EPSCoR collaboration sets stage for experiential learning
Classroom lessons recently turned real in the hands of Warwick Veterans High School students during a biotechnology crash course at the Community College of Rhode Island.
Leveraging talent and resources, Rhode Island NSF EPSCoR, CCRI Assistant Professor Scott Warila, and Ken Kurkoski, WVHS Science Department head, provided 16 seniors and juniors a Hands-on Science Experience that follows the same procedures utilized in the biotech industry. The successful collaboration has produced the outreach event several times throughout the life of the RI EPSCoR grant.
Under Warila’s guidance in his Warwick campus lab, the group spent the morning participating in the upstream and downstream processes. The upstream process involves transformation, where green fluorescent protein (GFP) is inserted into a host cell, E. coli, and grown up in large quantities in cell cultures. This creates large numbers of cells that produce GFP, the target protein.
For the downstream process, where the product is harvested and purified, the students recover the GFP by breaking open the cells, known as lysis, and then separate the two using a centrifuge.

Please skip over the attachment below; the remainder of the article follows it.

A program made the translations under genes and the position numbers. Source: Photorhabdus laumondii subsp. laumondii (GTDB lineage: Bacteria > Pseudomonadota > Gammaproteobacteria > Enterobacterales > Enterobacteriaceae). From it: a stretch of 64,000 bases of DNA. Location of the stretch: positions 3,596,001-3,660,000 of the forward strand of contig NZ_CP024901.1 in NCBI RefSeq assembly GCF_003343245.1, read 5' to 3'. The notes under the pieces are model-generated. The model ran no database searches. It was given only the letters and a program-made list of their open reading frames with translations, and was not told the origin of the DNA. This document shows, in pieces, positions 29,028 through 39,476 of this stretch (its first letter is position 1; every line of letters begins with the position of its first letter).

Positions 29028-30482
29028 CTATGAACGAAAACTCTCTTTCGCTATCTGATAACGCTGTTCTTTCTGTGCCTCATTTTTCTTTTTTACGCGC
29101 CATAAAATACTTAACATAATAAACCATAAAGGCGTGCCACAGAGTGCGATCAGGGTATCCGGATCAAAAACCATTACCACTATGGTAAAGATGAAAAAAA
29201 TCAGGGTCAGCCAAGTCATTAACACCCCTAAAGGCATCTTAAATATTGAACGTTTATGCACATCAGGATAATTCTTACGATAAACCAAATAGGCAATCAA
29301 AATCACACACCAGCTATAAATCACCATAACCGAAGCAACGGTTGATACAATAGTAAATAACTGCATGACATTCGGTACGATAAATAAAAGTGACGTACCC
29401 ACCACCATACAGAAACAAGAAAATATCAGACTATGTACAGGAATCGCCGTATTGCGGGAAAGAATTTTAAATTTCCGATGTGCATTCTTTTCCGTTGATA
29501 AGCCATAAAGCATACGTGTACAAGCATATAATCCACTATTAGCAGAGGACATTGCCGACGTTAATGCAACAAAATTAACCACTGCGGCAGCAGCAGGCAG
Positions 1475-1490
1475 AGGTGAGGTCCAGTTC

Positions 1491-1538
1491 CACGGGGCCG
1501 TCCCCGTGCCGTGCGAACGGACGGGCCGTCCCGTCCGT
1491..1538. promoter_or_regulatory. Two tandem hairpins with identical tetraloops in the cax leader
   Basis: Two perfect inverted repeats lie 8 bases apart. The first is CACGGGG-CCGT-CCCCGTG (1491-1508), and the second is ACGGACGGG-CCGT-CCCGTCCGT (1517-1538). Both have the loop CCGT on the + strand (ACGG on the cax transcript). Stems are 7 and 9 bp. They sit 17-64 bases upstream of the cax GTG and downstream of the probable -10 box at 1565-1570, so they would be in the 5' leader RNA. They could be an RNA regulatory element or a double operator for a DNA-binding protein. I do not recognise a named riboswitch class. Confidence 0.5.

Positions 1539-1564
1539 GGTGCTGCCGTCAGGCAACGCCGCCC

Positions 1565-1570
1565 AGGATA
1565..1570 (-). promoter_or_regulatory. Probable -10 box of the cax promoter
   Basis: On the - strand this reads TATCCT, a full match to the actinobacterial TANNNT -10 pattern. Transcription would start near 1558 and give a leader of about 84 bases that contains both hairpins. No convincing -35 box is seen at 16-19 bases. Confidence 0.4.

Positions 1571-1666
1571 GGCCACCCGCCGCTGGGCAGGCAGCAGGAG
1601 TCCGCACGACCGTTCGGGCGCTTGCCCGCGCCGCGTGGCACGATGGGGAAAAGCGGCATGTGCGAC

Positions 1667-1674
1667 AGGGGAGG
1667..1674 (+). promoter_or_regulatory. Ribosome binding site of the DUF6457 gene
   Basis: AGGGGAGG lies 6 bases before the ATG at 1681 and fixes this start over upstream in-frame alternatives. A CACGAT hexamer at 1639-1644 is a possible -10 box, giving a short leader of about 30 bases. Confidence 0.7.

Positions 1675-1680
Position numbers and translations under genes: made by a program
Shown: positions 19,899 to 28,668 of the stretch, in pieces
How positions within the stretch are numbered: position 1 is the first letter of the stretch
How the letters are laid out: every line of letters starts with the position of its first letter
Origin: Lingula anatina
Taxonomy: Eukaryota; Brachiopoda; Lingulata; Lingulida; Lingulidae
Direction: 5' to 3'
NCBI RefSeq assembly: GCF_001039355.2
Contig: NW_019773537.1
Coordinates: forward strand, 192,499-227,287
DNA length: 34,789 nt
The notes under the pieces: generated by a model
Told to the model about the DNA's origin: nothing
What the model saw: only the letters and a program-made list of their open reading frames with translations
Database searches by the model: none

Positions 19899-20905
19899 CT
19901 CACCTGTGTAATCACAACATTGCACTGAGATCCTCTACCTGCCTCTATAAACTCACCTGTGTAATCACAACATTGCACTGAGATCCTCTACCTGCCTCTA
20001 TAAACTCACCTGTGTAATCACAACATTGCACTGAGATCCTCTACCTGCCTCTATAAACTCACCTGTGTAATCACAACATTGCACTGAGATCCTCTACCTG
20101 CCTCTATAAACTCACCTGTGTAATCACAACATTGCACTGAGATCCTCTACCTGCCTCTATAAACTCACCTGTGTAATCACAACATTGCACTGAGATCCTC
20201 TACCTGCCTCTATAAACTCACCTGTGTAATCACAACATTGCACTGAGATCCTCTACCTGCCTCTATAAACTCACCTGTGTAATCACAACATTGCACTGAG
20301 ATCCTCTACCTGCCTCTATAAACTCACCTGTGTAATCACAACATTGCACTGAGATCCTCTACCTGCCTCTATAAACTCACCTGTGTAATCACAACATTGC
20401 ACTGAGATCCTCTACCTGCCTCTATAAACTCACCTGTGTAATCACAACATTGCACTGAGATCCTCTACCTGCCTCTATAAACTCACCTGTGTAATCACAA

The experience gives students a chance to employ a purifying method called column chromatography, which strongly binds the product to a column filled with a special resin to attract only the GFP. The students visually track the GFP throughout the lab, gaining a greater understanding of each step in the process.
The hands-on nature of the experience is critical both for the educational value and providing a glimpse into biotech industry careers, according to Kurkoski. The group that particular day, he says, included juniors, who were studying the fundamentals of biotech, and seniors, who had progressed to applications in biotechnology and biomanufacturing.
Of the six graduating seniors participating in Warila’s crash course, two will study biotech at the University of Rhode Island Providence campus; one, genetics at the University of Vermont; one, biomedical sciences at Quinnipiac University; one, physical therapy at University of New England; and one, biotech at CCRI.
The Hands-on Science Experience also gave CCRI student Mike Gilson the chance to interact with the high school students and lend his skills as the biotech program lab tech.
Gilson, from Foster-Glocester, R.I., graduated from Ponaganset High School in 2004 and earned his bachelor’s in biology from from Rhode Island College in 2010. Having put himself through college towing cars, he moved to Colorado after graduating and continued in the field, but ultimately found himself unfulfilled.
Gilson moved back to the Ocean State and started at CCRI in 2015, with plans to pursue his master’s and a career in biomedical engineering.
Story and photos by Amy Dunkle